Alice Sanderson's career as a successful online nail artist and award-winning beauty blogger began at the age of 15 for the simple reason that she needed to cure her nail-biting habit.

Today her self-taught skills are sought-after by beauty companies who want her to teach others how to use their products and she has amassed a following of 150,000 on social media.

But it all started with a set of nail art paints when she was a teenager.

“I was about to go to college,” says the 21-year-old from Holmfirth, “and I was embarrassed about meeting new people when I had such horrible, scruffy nails, so I decided to start painting them to stop me from biting them.”

The ploy worked, but only because Alice, a former student at Greenhead College, chose to give her nails an artistic makeover.

She explained: “My grandma bought me some nail art paint, so I started doing some designs. When I look back on it they were quite ambitious. But I knew that if I just painted them one colour it wouldn’t be enough motivation to leave them alone.”

A friend, impressed by what she saw, suggested that Alice start writing about her creations on the microblogging and social networking site Tumblr.

“I didn’t know people wrote about their nails,” said Alice, “but there are loads of nail blogs. So I started posting pictures as well and in 2011 I started a blogspot.”

After a few months Alice’s blog began to attract attention from the beauty industry. She said: “I started to get people wanting me to review products and then I was offered paid work making tutorials. In 2013 I won the Cosmopolitan Best New Beauty Blog award, shortlisted from 27,000 applicants, and last year I was shortlisted for the established beauty blog award.”

While Alice doesn’t feel that her nail blog, , can be a full-time career, she has earned enough to support her studies at Sheffield University, where she has just completed a three-year history degree, and it helped her to buy a car. Now back home she’s found a job working on the service desk of a Huddersfield car dealership.

Perhaps it’s not entirely surprising that Alice has such marketable design abilities. Her father Andrew is a professional photographer and her mother Debbie George is an artist.

Their rural home is brimming with artwork.

Her father’s photographic expertise has also been extremely useful, as Alice explains: “When I first started posting, the quality of my photographs was awful, but my dad built me a light box which I can stick my hand into to photograph my nails. It’s just made from a lined cardboard box with a camera taped to the top, but it works. You can buy them, but they’re £50 or more. I’m lucky to have a dad who can do things like that.”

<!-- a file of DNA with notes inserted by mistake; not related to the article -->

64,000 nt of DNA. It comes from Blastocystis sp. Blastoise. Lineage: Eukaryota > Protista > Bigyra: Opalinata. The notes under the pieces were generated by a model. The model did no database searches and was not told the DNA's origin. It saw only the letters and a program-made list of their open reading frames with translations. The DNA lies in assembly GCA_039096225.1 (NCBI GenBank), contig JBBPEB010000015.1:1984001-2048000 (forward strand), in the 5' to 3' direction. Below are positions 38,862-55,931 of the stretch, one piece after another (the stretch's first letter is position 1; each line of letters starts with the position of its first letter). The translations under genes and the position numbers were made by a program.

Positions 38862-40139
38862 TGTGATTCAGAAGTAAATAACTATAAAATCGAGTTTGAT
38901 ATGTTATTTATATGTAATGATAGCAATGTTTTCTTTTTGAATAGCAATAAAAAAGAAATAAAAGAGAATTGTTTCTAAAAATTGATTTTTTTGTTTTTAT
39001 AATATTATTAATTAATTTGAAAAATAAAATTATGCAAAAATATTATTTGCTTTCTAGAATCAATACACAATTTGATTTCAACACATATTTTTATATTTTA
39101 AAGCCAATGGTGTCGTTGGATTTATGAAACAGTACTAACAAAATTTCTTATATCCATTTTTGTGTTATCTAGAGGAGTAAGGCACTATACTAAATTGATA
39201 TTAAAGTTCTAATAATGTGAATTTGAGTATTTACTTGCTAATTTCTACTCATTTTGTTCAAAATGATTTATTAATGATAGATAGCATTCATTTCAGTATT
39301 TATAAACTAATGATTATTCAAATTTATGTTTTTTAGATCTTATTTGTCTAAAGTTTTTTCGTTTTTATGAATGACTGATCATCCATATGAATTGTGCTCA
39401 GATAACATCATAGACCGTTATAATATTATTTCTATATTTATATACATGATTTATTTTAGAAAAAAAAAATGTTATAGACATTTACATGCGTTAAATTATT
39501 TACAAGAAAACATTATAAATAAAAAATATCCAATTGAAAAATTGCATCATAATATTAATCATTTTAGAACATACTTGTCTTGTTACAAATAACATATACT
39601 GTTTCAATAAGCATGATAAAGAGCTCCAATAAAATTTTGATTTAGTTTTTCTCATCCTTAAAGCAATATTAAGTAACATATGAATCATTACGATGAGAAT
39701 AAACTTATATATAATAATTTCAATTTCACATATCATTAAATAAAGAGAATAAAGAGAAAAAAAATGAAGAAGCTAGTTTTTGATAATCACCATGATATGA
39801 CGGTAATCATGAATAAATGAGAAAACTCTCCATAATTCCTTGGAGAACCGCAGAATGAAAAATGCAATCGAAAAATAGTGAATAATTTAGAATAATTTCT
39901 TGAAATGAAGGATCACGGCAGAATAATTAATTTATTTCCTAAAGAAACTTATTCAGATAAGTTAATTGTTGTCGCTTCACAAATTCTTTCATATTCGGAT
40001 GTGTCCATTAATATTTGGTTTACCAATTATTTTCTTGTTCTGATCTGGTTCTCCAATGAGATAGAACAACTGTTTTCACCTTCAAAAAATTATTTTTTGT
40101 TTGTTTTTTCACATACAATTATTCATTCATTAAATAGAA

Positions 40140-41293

over 1,000 nail polishes and products

Alice has also utilised the talents of her boyfriend Luke Smith, who designed a logo for One Nail to Rule Them All.

The practicalities of being a nail blogger mean that Alice paints and re-paints her own nails several times a week — although less in recent weeks as she has been studying for her finals.

She has a stock of over 1,000 nail polishes and products, filed in her student house in colour order, and regularly reviews new products.

She said: “If I’m reviewing, I’m saying how many coats a polish it will need and how it goes on, that sort of thing. Some companies approach me with a theme and ask me to do designs or online tutorials that they put on Facebook, Instagram or Twitter.”

So far, Alice has worked for corporate giant Avon and popular brands such as Barry M, Rimmel, River Island and American online magazine Devine Caroline. She’s even been asked by Penguin books to design nails to complement book jackets and she is currently designing a range of false nails.

“You can get some really lucrative work from this,” says Alice, “but I can’t make a full-time job out of it because the work fluctuates constantly. I might get £200 for one job or £3,000, but then nothing much for a while. When I was at uni, it meant that I could run my car and go out for meals.

“I really enjoy it, it’s mini art.”

Alice taught herself to manicure and paint her nails by finding tutorials on YouTube and seeking out other nail bloggers, many of which she now counts as her friends. However, she has had some formal training after being invited by Gelish, a gel nail company, to travel to London for a one-day course that covered everything from nail care to using its products.

Unlike many in the nail art world, she keeps her nails short. But even so, a particularly complex design can take her up to five hours to complete. “I think short nails look so much better and they are less likely to break,” says Alice, whose likens the ideas she comes up with to ‘doodles’.

Fashions in nail art are constantly changing but she certainly has trends at her fingertips. “There are a lot of nude colours about at the moment,” says Alice, “and designs with negative space where you paint the design and leave a space to show the natural nail colour.”

Her top tips for nail care are: “Never peel off gel colours because they strip the nail. You have to soak them in acetone for 10 minutes. And don’t be impatient for nails to dry.

“I paint mine while I’m watching television so I can sit and watch the rest of the programme while they’re drying.”